Yesterday, I was just about to post my answer to the question posed by the lovely Ms. Butter – why food and why us- which was a lengthy explanation of how I threw myself into cooking, eating, and talking food ever since I got out of law school.  I mentioned how the standards for Motions for Summary Judgment just don’t do it for me for everyday ponderings, so usually food is what is on my mind.  In short, it said that cooking, eating, and talking food in my spare time is all I can short of quitting my job and begging the government to let me take out another 100K in loans to finance my culinary school tuition.  BUT, just as I was about to post, my old friend from law school (whose identity I will not reveal but instead I will call him Mikk Haberstein) and I had this conversation: 

Mikk Haberstein:  Hey since when do you have a food blog?

Me:  Since today.

Mikk Haberstein:  Really?

Me: Yes.

Mikk Haberstein:  Do you think you are enough of a foodie to start a food blog? I wouldn’t even consider you to be a foodie.  I mean, I am way more of a foodie than you are. 

Ok so I will cut it off there because that’s where I told him that ever since law school, I didn’t consider him to be much of a lawyer.  ANYWAY, I thought the conversation raised an interesting and related point to the topic at hand- why us? Am I enough of a “foodie” to start my own blog?  And what makes you a foodie anyway?

The answer I have come up with is, of course- I’m not sure.  Here’s what I do know though.  I don’t think it has a damn thing to do with spending ridiculous amounts of money to sit in the chair of the trendiest restaurant in the city (not to say I wouldn’t want to do that if anyone is offering).  And I also don’t think it means knowing how to make a perfect coq au vin off the top of your head without referring to your favorite Julia Childs recipe book. 

I think Ms. Butter had it right.  Why us? Why food? Because we are obsessed.  Because we want more.  Because in 2007 I couldn’t make toast but now I make my own bread (which at first required me to watch a ten minute Youtube video on the art of kneading).  Because when I got my food processor last Christmas I watched the how-to DVD with a glass of wine and all the lights off in my apartment like it was the Best Picture of 2010.  Because I want to know what’s up with all the duck confit too!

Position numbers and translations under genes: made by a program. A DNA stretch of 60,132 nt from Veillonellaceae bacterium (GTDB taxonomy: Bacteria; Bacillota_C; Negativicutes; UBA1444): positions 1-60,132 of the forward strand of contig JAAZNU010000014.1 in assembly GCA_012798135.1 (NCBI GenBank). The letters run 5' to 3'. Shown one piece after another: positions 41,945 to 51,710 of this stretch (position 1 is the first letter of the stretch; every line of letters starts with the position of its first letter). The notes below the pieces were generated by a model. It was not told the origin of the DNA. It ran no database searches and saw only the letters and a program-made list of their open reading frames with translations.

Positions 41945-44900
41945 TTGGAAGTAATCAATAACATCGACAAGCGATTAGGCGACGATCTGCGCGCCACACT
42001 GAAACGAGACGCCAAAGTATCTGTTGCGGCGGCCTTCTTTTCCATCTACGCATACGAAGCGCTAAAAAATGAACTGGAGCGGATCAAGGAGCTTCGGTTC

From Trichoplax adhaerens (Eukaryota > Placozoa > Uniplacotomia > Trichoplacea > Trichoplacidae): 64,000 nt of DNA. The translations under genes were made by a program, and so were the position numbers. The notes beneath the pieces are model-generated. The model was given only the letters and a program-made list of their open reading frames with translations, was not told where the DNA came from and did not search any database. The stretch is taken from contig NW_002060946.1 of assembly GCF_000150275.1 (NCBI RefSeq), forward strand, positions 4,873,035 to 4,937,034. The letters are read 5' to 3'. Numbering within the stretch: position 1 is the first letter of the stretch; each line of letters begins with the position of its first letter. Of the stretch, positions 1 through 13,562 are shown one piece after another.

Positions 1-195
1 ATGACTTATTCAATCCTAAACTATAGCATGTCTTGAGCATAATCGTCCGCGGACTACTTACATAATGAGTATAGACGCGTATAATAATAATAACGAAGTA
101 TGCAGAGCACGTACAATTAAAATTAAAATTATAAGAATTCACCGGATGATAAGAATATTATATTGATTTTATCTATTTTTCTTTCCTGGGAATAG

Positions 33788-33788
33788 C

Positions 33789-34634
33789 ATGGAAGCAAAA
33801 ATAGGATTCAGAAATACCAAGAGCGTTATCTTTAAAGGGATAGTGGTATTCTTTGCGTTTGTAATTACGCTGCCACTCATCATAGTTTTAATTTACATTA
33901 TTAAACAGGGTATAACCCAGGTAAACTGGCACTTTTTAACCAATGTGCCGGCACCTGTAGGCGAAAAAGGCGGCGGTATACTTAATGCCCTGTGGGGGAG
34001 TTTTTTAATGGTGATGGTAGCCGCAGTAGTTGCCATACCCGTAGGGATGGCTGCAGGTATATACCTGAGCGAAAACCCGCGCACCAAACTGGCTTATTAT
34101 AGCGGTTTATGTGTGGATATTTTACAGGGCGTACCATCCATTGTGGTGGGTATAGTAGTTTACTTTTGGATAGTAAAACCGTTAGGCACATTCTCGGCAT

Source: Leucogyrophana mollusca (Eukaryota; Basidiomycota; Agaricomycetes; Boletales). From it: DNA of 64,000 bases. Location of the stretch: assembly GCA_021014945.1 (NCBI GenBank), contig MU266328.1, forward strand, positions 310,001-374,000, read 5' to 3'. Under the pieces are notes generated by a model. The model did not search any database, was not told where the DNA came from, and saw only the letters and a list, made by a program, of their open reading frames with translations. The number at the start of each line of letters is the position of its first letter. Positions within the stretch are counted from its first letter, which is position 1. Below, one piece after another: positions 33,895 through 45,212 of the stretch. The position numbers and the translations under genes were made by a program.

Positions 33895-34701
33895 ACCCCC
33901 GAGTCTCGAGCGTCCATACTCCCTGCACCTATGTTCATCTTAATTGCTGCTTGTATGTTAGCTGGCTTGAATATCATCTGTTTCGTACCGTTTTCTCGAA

No matter your thoughts on what makes one a foodie, I think we can all agree on this:   Obsession has a lot to do with it.  So here we are, two gals wanting more out of life than torts and trials.  Foodies?  Maybe.  Obsessed?  Definitely.

Why Food, & Why Us (Part 1)

June 8, 2011

The thing is, I just love to eat.

Right, I know what you’re thinking. Errrrybody loves to eat, dumbass….we’re the fattest nation in the world. But kids…I really love to eat. I was that little girl, 12 years old, and 85 pounds wet begging to order the biggest prime rib on the menu, or asking for an extra plate for my 6th trip back to the buffet. As I got older, these habits didn’t die. I have told every boyfriend I have ever had that, frankly, I would rather go out to eat than get a gift. Some girls like jewelry, I like prix fixe.

 I always viewed eating as a very pleasant supplement to my “real” life. I went to law school and got my food fix mostly by ordering from someone else—cooking certainly didn’t fit into the chaos of classes, briefs, and late-night library visits. I graduated law school and got a real job.. .and found that constant take-out and girls dinners were no longer budget-compatible. Also, the years of studying and partying and constant chaos settled down into a routine, where I actually had TIME.  As I settled into big-girl life and a big-girl routine, I realized that the best way for me to eat the food I wanted to, as much as I wanted to, was to learn how to cook.

I started inviting friends over for little family dinners, trying out different googled recipes and picking up cookbooks on amazon.  I saved so my friends and I could try out a really great restaurant every once in a while, savoring the experience. Along the way, I discovered a real passion for food—not just eating it, but cooking, reading, learning, and talking about it. And talking about it. And talking about it. I started talking to my friend Ms. MT about cooking, and restaurants, and recipes, and how goddamn duck confit was on every menu these days. We drank and talked and drank and talked and boom—here we are.

So. Here goes nothing—we are  two lawyers who often find food more fascinating than statutes.  We’re here to talk everything food—recipes, restaurant reviews, trends, ingredients, and experiments. Read, enjoy, leave us a little feedback, share some food stuffs of your own.  Hope you’re hungry!

Check back tomorrow for an introduction to Ms. Melba Toast, as well as an adventure in green garlic, and an ode to the food processor.  Yeah, we’re getting all Shakespeare and shit.

Coming soon!

May 11, 2011

Hello there, internetz. Nothing much going on over here, except an AMAZING and INCREDIBLE new venture, soon to tantalize your tastebuds and cause you to drool on your keyboard (here’s to hoping you have more self-control than that).  We’re still underconstruction over here, so check back in a few days for our full debut of reviews, recipes, & rants.  And bitching. We’re really good at that too.